In spite of all the hand-wringing that people have had about the insurance company premium rates for the 2nd year of the exchanges (this is the main reason for all the freaking out about how many "young invincibles" there would be, etc etc), the truth is...the new premium levels appear to be all over the place:
May 15--A first-glance snapshot of the lowest premium rates being proposed for individual health-insurance plans to be sold in the Washington Healthplanfinder exchange marketplace reveals spirited competition and more choices for consumers.
These rates are not yet approved, and it's likely the number of plans requested will decline, according to the Office of the Insurance Commissioner.
That office is now reviewing rate changes the companies requested.
Changes proposed by companies asking to sell plans on Healthplanfinder ranged from a nearly 7 percent decrease in one case to an increase of more than 11 percent in others.
If I'm reading this correctly, the breakdown of new Medicaid enrollees in Iowa is 20K "strict expansion" and another 75K who are either renewals or woodworkers. Using my 20% rule of thumb, that should be around 15,000 woodworkers:
Of the 95,000 Iowans enrolled in the state's health insurance programs - collectively called the Iowa Health and Wellness Plan - more than 75,000 are Medicaid carryovers or people newly eligible for Medicaid under the program's expansion. More than 1,900 such people came from Dubuque County.
...The rest of the Iowa Health and Wellness Plan enrollees - almost 20,000 - are enrolled through the state's alternative to further Medicaid expansion. They have incomes between 100 percent and 133 percent of the federal poverty level. Of these, 556 were from Dubuque County.
They may have flushed a couple hundred million dollars down the drain on their website, but that just makes Oregon's manual QHP processing achievement all the more impressive. Over 6 weeks after the official enrollment period ended, and over 2 weeks after their extension period wrapped up, Oregon continues to push their QHP and Medicaid enrollment totals up:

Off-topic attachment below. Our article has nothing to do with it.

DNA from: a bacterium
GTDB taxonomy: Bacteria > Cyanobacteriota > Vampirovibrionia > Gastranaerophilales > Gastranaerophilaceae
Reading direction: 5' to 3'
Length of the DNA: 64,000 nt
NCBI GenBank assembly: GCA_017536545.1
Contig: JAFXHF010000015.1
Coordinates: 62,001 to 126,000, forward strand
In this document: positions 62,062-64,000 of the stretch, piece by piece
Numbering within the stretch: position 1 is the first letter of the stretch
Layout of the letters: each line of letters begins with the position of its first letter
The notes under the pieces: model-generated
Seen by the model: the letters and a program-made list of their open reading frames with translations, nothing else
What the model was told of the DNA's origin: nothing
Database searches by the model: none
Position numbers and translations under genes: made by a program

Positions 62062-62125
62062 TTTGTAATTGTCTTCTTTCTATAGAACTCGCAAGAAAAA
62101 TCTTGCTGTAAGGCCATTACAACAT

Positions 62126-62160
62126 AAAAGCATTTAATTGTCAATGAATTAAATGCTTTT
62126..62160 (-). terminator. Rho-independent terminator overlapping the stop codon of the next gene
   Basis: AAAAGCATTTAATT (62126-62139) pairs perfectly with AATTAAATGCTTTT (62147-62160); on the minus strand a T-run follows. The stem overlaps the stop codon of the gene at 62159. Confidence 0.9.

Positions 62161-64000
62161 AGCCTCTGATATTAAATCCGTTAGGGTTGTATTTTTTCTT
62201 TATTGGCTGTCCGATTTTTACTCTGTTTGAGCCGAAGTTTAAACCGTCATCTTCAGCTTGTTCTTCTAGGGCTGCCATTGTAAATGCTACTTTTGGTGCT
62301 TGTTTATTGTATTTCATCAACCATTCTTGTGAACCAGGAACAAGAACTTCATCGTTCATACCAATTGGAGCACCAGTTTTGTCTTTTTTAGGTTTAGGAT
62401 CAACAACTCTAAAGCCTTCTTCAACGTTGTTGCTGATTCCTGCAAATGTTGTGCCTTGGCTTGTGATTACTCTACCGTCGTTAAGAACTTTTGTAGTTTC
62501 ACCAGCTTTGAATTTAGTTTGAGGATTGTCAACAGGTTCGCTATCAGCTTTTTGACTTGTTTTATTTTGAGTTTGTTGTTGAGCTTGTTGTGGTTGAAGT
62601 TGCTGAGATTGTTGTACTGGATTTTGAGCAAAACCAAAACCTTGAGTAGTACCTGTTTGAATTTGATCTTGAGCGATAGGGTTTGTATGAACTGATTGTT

Medical enrollments through Cover Oregon: 280,334 Total private medical insurance enrollments through Cover Oregon 1: 81,358
Oregon Health Plan enrollments through Cover Oregon: 198,976
A slight increase in exchange QHPs since mid-April (either via final data entry corrections or qualifying life events?), and a solid increase in Medicaid/CHIP enrollees:
As of April 29, 2014, 275,090 individuals have gained Medicaid coverage in 2014 and remain active in Medicaid. This includes the 95,889 PAC enrollees who were automatically converted on January 1, 2014 to full Medicaid coverage.
As of May 10, 2014, 67,907 individuals have enrolled in a qualified health plan.
The Hospital Corporation of America, which has facilities in 20 states, reported a big gap in Medicaid and uninsured admissions between expansion and non-expansion states. In the four states it operates where Medicaid expanded under the ACA, the company saw a 22.3 percent growth in Medicaid admissions, compared to a 1.3 percent decline in non-expansion states. The company also had a 29 percent decline in uninsured admissions in the expansion states, while non-expansion states experienced 5.9 percent growth in uninsured admissions, chief financial officer William Rutherford said.
I may have had some issues with Avalere Health's methodology in the past, but they're pretty well respected in the industry, and they've certainly brought up legitimate issues with my own methodology as well (they're the ones who pointed out that the early version of my Medicaid/CHIP estimates was mixing "baseline churn" into the mix, which has since been corrected).
Anyway, they're out with an interesting new study which estimates that there of those newly-added to the Medicaid/CHIP roles, roughly 550,000 of them--specifically in the 24 NON-expansion states--rightly belong in the "woodworker" category: People who already qualified for Medicaid under the pre-ACA rules, but who didn't enroll until after October 1, 2013 for any number of reasons (not knowing they qualified, not knowing how to apply, being embarrassed about doing so, etc). Since the ACA exchanges also included a massive education/outreach effort (some of which even spilled over into the states which didn't expand the Medicaid program), and since the application process was streamlined in many states as part of the law, these folks who "came out of the woodwork" to enroll in Medicaid are rightly considered part of the success of the ACA specifically.